A detailed assessment of the economic impact is set out in the Report on Economic Impact and Impact on Family Life.

It cites monthly GDP statistics which suggest the retail sector as a whole has now recovered from the pandemic, with output now 10.8% higher than 12 months ago (July 2020) and 4.8% higher than in July 2019, before lockdown measures were introduced[8].

However, turnover continues to be lower than pre-pandemic levels with 21% of wholesale, retail, repair of vehicles firms in Scotland reporting reduced turnover compared to what is normally expected for this time of year[9].

Retail sales in Scotland are still below pre-pandemic levels, according to the latest figures from the Scottish Retail Consortium[10] – down 9.1% in September 2021 compared with September 2019.

In addition, SRC's Footfall Monitor shows that footfall decreased by 19.9% in September 2021 compared to pre-pandemic (September 2019), but saw an increase of 1.3% from August 2021[11].

The retail sector in Scotland has faced varying impacts from the Covid-19 pandemic as sectors faced different restrictions to contain the spread of the virus. Impacts differed across retail sub-sectors with non-essential retail stores (e.g. clothing) required to close for prolonged periods while essential retail (e.g. food) stores were able to trade throughout.

The growth of online sales, which ramped up during the first lockdown and has remained above pre-pandemic levels, has a bearing on footfall and in-store sales. Before the first national lockdown, internet sales were 19.1% of all retail sales in the UK (Feb 2020). This figure peaked to 37.1% in November 2020 and again in January 2021, flattening out in September 2021 at 25.9%[12].

Legislative limitations

A key consideration has been whether enacting an Order under this Act would achieve the policy aim of giving Scottish retail workers the day off to spend with friends and family – the stated objective of Usdaw's campaign[13] to ban large store from trading on New Year's Day.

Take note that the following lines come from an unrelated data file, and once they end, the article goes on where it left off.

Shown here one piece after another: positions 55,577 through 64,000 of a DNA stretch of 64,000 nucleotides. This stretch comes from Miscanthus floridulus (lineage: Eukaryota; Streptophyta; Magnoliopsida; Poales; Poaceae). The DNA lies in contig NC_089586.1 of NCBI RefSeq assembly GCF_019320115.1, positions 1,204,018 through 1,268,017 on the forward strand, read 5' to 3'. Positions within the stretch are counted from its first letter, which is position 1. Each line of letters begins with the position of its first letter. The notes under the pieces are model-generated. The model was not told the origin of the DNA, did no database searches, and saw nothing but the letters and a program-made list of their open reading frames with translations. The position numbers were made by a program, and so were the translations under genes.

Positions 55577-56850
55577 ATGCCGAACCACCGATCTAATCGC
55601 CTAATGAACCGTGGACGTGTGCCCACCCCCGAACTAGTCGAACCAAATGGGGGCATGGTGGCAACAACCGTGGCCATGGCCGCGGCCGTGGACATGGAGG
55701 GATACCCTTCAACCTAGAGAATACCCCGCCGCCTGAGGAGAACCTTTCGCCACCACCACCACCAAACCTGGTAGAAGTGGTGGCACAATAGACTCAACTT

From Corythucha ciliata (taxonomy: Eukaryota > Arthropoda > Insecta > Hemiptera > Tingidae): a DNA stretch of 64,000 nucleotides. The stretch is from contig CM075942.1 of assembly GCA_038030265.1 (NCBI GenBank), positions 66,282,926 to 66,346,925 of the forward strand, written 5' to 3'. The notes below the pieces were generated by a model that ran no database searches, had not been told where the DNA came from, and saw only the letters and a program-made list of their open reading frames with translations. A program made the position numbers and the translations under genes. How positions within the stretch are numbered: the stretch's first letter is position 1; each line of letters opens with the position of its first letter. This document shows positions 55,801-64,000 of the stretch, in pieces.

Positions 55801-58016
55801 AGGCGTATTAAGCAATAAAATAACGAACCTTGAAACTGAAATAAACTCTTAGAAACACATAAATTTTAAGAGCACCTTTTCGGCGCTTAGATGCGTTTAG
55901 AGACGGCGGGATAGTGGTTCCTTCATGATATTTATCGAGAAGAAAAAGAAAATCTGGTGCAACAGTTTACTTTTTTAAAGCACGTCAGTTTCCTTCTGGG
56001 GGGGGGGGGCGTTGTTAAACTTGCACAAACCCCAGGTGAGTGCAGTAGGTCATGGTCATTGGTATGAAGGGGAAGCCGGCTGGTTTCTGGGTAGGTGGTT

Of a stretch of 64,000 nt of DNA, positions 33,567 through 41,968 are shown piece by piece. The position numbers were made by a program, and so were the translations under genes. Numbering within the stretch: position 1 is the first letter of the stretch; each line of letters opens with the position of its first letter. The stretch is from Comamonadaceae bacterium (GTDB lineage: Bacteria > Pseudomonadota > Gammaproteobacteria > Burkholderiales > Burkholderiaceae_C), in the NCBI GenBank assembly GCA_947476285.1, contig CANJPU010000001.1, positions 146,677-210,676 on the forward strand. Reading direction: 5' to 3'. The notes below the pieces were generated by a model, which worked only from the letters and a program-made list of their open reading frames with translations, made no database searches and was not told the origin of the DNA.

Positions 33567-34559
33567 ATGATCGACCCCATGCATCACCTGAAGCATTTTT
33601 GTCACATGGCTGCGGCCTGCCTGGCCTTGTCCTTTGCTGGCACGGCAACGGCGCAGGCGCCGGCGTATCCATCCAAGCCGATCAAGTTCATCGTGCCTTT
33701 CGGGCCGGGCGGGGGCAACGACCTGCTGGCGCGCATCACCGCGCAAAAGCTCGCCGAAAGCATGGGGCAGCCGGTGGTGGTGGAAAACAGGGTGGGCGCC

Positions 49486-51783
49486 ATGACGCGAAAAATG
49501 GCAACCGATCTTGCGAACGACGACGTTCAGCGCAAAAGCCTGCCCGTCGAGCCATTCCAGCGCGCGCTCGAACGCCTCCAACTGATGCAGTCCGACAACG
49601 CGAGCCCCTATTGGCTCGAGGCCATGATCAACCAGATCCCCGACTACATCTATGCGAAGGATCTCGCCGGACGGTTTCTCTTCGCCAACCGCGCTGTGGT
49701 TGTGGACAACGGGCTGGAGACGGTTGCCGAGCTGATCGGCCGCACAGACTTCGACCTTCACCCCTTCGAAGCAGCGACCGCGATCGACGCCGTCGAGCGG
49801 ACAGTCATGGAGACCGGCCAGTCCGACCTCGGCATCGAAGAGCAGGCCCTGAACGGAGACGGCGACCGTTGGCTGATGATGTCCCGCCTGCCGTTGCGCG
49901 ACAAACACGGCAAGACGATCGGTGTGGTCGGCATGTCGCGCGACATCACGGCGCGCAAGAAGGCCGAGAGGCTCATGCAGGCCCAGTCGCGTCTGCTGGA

The limitations of the Christmas and New Year's Day Trading (Scotland) Act 2007 are clear. While this legislation would restrict trading in certain stores, it will not give all retail workers a day off on 1 January. The Act simply restricts trading in certain retail premises with a trading space of 280 square metres or more. Estimates are that 1,353 large stores would come within the scope of this legislation leaving over 21,000 stores out of scope and therefore not required to close. Whilst many will be smaller independent stores, smaller supermarkets and convenience stores will be included in this number.

The legislation does not stop all work in large stores, it only prohibits stores from opening to customers. An estimated 141,000 retail workers (roughly 61%) may work in large stores although the number of staff who may actually receive a day off is likely to be much lower. There is also no guarantee that those who do get the day off will be paid for it.

Non-customer facing activities such as restocking, picking and deliveries can continue under the Act, as can online shopping which now accounts for 26% of all retail sales compared to 3% in 2007 when the Act was passed. In this consultation alone 44% of business owners/managers suggested that there would still be a need for staff to work even if stores were closed.

It is essential that the Scottish Government does what it can to support a positive working experience for retail employees. As employment law is reserved to Westminster, the Scottish Government is unable to improve statutory rights and protections for workers. However, we are committed to using all the levers available better fair work practices and, promoting actions beyond the minimum statutory employment rights and protections.


The arguments for and against making an Order under the Act are complex and compelling, with strong representations to the Scottish Government's consultation from both sides of the debate.

Scottish Ministers, while sympathetic to the call from unions, have been consistently clear that a decision on New Year's Day trading will take account of the consultation, the prevailing economic conditions and the options available under this legislation in reaching a conclusion on enacting legislation.

Our analysis shows that trading conditions remain difficult for the retail sector and would seem to remain challenging for some time to come – a view reflected by business organisations in this consultation.

While the majority of shop workers that responded to the consultation were in favour of closure, they represent less than 1% of Scotland's retail workers. Further, this legislation fails to reflect the consumer shopping habits and therefore cannot deliver a day off for all retail workers, and even then cannot guarantee payment for the day off.